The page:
On February 25, the Michigan House Energy Committee held a hearing on Michigan’s coming energy shortfall, which featured testimony from Michigan’s two largest energy providers—DTE Energy and Consumers Energy—detailing the challenges their companies and customers are facing, as well as needed regulatory reforms.
This week, the Committee took up this issue once again, hosting a panel of experts from the Michigan Public Service Commission (MPSC) and the Midcontinent Independent System Operator (MISO), which regulates electricity in the Midwest region.
MISO Central Region Executive Director Melissa Seymour confirmed the capacity challenges ahead for Michigan and the Midwest, telling the Committee that the capacity shortfalls that will result from 9 plant closures in Michigan and many more across the region are “what keeps MISO up at night.” She also cited both a lack of investment and certainty as to how and when this capacity will be replaced as issues of primary concern for MISO.
“We’re not crying wolf yet,” she said, but if “we don’t do something, then we’re going to see an issue.”
MPSC Commissioner Sally Talberg stated that the imminent “major shift” in regional energy supplies would leave Michigan with too little in reserve electricity capacity, which is needed during peak demand times. The question, she emphasized, is “do we build more generation?” And, “if so, who…[and] what type?”
These are indeed the key questions—ones that AMP has been asking all along. With the nine coal-fired power plants scheduled to close and new federal regulations creating additional challenges, addressing our state’s energy shortfall in ways that protect the affordability and reliability of electricity for all consumers is paramount.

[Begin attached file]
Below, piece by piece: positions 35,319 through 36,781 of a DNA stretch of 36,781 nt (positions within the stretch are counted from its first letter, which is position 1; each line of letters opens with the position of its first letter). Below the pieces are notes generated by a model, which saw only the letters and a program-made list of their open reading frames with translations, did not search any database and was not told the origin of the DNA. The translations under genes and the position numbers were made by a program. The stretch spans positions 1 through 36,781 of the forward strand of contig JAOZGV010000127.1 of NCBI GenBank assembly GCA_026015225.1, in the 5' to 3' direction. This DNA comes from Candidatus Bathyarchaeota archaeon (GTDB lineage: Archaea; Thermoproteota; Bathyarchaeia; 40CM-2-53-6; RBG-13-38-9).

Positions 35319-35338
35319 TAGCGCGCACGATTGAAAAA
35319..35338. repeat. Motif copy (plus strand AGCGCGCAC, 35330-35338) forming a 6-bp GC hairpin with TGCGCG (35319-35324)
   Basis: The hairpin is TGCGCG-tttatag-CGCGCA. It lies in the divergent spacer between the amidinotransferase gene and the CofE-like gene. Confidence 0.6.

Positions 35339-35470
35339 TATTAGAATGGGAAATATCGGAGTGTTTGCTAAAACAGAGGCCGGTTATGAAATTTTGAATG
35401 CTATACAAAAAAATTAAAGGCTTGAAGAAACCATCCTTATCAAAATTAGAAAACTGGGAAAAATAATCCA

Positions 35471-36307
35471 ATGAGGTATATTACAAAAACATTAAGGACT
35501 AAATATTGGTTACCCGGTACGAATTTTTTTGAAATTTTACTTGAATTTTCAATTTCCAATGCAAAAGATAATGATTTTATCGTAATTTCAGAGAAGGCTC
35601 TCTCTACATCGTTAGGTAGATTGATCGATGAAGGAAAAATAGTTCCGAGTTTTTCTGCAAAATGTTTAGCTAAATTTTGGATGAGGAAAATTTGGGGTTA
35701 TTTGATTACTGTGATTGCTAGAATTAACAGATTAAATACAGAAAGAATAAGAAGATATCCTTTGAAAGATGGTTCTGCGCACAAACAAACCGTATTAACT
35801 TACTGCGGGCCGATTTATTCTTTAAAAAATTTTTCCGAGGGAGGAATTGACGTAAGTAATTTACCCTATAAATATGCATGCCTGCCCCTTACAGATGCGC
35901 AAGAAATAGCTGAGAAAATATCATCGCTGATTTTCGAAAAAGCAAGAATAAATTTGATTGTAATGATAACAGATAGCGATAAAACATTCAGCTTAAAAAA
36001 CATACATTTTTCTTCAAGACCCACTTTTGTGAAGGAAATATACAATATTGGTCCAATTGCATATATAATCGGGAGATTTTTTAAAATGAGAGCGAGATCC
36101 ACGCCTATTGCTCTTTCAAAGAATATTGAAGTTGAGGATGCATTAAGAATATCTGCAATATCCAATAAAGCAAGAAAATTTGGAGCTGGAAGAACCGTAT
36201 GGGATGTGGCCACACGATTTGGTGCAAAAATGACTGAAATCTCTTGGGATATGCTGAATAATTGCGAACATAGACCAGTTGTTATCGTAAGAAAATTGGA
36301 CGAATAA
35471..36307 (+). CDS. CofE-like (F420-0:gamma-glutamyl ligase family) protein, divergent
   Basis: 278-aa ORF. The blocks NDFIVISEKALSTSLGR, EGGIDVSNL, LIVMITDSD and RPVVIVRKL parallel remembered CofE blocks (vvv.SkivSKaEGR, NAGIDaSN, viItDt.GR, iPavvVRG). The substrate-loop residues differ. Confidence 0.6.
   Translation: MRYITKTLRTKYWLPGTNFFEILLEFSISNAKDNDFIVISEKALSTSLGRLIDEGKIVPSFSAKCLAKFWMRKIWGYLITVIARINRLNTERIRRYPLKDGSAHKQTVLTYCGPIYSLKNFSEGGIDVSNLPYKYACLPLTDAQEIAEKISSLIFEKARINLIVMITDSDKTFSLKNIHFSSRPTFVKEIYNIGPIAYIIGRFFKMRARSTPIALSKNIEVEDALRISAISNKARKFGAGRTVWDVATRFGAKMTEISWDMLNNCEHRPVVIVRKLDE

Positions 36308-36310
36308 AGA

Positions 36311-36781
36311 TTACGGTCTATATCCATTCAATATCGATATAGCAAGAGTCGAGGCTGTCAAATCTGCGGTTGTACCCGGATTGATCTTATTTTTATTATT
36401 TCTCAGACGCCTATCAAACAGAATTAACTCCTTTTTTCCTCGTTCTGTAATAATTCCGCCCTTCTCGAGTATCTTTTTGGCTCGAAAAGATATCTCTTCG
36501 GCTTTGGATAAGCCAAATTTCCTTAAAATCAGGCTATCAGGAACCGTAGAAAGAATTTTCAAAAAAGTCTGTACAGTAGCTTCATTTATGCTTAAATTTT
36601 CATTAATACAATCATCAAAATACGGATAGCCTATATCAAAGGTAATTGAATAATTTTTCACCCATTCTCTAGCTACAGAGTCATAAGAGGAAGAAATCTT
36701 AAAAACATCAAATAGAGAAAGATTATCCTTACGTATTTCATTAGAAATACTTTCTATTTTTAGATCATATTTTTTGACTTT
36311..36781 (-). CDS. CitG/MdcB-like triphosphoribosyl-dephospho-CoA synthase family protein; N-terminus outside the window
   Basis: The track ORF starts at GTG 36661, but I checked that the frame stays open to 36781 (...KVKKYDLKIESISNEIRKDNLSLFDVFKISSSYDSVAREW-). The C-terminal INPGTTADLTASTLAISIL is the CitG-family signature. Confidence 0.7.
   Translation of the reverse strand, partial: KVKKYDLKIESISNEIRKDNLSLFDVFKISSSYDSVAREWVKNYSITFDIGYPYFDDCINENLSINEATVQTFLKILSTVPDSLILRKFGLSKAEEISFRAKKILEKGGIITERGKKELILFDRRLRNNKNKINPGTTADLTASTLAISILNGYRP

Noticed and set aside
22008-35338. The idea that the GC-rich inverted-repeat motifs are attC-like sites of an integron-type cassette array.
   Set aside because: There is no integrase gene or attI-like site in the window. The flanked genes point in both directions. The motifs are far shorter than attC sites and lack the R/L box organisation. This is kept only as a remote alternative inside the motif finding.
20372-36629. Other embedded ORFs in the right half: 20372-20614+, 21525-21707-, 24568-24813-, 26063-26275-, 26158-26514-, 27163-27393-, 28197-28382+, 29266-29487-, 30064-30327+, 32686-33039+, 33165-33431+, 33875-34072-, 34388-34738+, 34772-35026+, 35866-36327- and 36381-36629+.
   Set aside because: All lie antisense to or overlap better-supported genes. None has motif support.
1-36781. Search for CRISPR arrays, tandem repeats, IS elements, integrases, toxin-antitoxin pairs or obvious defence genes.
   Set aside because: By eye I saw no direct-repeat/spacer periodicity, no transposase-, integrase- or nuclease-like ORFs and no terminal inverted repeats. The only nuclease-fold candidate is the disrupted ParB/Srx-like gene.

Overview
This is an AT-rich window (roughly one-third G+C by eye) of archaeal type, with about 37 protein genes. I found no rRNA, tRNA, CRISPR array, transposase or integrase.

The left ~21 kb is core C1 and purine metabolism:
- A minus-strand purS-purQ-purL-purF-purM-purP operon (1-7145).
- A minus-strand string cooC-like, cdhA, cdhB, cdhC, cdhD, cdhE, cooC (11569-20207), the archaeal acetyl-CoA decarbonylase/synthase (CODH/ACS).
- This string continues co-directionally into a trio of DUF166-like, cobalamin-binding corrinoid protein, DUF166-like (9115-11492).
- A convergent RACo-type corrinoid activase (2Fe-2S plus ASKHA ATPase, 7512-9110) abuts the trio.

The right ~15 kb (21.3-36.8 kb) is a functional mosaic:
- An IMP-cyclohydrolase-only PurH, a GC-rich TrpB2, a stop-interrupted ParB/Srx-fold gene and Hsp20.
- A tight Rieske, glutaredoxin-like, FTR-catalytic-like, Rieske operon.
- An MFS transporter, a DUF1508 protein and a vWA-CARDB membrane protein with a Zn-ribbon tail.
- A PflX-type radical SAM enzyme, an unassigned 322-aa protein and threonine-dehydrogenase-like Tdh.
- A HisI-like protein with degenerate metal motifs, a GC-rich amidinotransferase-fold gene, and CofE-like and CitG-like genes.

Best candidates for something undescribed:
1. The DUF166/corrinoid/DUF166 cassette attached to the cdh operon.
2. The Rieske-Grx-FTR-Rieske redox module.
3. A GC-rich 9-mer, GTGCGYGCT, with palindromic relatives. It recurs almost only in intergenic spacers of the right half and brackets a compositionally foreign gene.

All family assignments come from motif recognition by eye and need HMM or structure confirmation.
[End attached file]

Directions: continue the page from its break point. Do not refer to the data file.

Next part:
The Time for Action is Now
The recent Upper Peninsula capacity crisis clearly demonstrates the dangers the rest of Michigan faces if action is not taken. Michigan needs a smart, comprehensive energy plan that accounts for all Michigan families and businesses, promotes economic growth and job creation, and fosters a bright energy future.
Governor Snyder will likely present his own thoughts about the capacity crisis later in March as part of his upcoming energy message. AMP will continue to serve as the voice of Michigan’s consumers, businesses and local energy providers to promote the best policy solutions for all Michiganders.
This issue is a priority focus for AMP, so watch for more information in the weeks and months ahead.